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Smock Alley Scene and Heard Festival (SASH) 2018 – Dublin
Written & Performed by Karen Killen

Directed by Romana Testasecca

Associate Producer Vincent Brightling
Sarah is 19. She has a camera, a laptop and a ukulele. She wants to take on the world, via YouTube. But is she ready for #CyberSpace?!

Karen Killen wrote and stars in this one woman show. Performed in the Boys School Stage at Dublin’s Smock Alley the architecture makes the perfect backdrop to the play. Orange lights shaped like flowers hang above our protagonist, casting a soft glow. A large TV sits in an empty window, the screen facing the rows of seats. Underneath this sits Sarah. Armed with fresh makeup, a ukulele and a camera she is all set to take on cyberspace.

She is the perfect vlogger. Sharing details of her life freely and singing to her hidden audience. The play opens with Sarah answering fan questions. She is loud, bright and friendly. Her favourite things are YouTube her followers. A slight slip of the tongue however gives a hint of the loneliness that lies beneath. “Do you have a boyfriend? No, I mean yes!”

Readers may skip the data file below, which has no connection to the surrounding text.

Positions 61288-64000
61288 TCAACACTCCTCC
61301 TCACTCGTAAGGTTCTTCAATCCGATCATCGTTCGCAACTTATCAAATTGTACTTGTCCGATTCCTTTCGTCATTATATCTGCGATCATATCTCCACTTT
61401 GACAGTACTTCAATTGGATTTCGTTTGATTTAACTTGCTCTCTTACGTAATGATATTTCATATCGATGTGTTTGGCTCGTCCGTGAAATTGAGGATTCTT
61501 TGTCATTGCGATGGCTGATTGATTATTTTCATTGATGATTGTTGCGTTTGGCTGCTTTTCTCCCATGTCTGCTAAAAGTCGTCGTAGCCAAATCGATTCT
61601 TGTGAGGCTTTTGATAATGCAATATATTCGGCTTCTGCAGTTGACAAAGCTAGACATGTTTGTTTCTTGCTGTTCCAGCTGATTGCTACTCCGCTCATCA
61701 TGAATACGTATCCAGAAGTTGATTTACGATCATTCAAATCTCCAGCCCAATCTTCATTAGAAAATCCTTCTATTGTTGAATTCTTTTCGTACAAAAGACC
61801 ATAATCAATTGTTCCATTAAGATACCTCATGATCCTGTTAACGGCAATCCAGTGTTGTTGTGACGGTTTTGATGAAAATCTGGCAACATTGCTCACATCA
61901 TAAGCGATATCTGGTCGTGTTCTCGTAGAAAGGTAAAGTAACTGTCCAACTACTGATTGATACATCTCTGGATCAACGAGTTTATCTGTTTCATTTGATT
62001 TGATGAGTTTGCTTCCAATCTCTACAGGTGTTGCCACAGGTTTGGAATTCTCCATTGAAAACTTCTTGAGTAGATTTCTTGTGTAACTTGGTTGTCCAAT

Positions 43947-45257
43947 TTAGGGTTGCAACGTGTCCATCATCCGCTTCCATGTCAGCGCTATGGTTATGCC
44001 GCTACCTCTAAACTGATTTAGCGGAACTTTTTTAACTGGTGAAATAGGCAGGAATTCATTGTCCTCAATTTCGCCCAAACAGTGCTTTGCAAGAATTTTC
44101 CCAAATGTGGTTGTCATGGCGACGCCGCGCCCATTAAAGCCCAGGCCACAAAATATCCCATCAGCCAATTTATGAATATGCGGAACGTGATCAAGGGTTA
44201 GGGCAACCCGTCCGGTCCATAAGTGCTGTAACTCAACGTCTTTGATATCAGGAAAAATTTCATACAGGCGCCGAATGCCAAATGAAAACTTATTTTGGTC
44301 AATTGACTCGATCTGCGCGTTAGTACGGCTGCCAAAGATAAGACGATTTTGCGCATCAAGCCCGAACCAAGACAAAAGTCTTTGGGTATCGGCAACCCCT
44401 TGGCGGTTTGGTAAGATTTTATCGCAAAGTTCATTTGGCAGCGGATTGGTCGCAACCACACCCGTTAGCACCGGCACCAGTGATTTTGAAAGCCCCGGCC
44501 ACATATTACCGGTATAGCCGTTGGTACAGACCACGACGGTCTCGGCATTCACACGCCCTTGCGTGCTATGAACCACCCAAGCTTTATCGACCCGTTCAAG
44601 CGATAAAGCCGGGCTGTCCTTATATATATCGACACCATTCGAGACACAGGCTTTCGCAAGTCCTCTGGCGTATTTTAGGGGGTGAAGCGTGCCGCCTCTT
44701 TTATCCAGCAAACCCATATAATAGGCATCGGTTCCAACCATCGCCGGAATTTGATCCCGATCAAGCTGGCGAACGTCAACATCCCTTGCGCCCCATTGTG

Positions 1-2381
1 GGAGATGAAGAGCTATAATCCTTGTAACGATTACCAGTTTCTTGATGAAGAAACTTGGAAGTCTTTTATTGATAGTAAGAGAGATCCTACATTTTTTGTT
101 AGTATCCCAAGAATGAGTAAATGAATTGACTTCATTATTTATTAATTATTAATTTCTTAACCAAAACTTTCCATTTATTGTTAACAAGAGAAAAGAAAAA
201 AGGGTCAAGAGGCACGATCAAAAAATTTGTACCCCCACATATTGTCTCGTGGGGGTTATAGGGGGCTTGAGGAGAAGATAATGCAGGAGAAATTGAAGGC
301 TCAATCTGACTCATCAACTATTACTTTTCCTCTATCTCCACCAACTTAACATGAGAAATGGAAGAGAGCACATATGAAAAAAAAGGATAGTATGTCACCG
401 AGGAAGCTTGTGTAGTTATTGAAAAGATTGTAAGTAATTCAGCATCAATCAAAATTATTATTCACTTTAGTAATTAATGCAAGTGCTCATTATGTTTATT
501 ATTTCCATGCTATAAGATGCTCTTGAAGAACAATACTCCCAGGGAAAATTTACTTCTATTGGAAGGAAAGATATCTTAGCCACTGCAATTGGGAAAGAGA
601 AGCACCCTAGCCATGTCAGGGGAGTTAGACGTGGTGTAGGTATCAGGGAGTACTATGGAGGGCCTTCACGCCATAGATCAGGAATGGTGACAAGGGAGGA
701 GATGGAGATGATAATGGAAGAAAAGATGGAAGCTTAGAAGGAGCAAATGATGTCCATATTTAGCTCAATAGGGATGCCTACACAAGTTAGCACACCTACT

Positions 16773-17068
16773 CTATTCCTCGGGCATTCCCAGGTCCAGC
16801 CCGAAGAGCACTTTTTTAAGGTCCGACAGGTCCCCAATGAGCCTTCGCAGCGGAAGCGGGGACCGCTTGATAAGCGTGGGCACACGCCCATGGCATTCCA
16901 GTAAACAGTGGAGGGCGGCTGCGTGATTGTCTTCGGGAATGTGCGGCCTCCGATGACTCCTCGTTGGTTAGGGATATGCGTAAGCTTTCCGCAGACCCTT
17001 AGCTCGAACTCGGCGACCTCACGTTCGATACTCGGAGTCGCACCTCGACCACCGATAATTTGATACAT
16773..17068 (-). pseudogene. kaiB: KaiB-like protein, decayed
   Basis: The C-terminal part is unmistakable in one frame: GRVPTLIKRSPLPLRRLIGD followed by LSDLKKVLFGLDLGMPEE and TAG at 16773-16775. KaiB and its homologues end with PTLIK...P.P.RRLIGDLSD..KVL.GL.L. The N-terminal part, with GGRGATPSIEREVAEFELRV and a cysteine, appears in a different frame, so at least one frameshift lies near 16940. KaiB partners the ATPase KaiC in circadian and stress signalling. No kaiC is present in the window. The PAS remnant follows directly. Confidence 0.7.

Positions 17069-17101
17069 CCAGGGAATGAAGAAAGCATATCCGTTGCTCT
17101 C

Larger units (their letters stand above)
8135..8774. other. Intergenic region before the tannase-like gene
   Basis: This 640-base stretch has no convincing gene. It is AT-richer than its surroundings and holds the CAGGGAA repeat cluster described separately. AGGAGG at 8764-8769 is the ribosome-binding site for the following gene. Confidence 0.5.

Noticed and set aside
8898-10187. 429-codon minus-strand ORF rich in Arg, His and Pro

It is from here that we start to see deeper than the artfully staged videos. When she is not on camera her life is very different. Takeaway food, internet trolls, comfy pyjamas and no real human interaction. The sound of Skype calls and phones ringing interrupt her work. These are always one way conversations as Sarah refuses to let loved ones reach her. By keeping love at arm’s length, she can keep up the pretence of a perfect life for her subscribers.

Click 2 Subscribe is funny from the start to the finish thanks to Testasecca’s capable  direction. Props and clothing are used throughout to further the narrative and create opportunities for humour in this witty, insightful fast paced play.

SASH is a unique theatre event that gives writers, actors and directors the opportunity to present plays in development. This is a vitally important for theatre makers. It is also great for theatre goers who are given the opportunity to see a wide variety of performances in different stages of development. One moment you can be watching a deeply moving family drama, the next a laugh a minute collection of sketches. Last year’s entry from Rosebud Theatre was the poignant and politically timely SYRIUS, which blended movement and powerful imagery to tell the story of a woman forced to flee the horror engulfing Syria. Following last years festival the production has toured Europe to critical acclaim. Hopefully Rosebud Theatre will be able to use the experience and feedback from SASH 2018 to follow and improve on last years success with Click 2 Subscribe.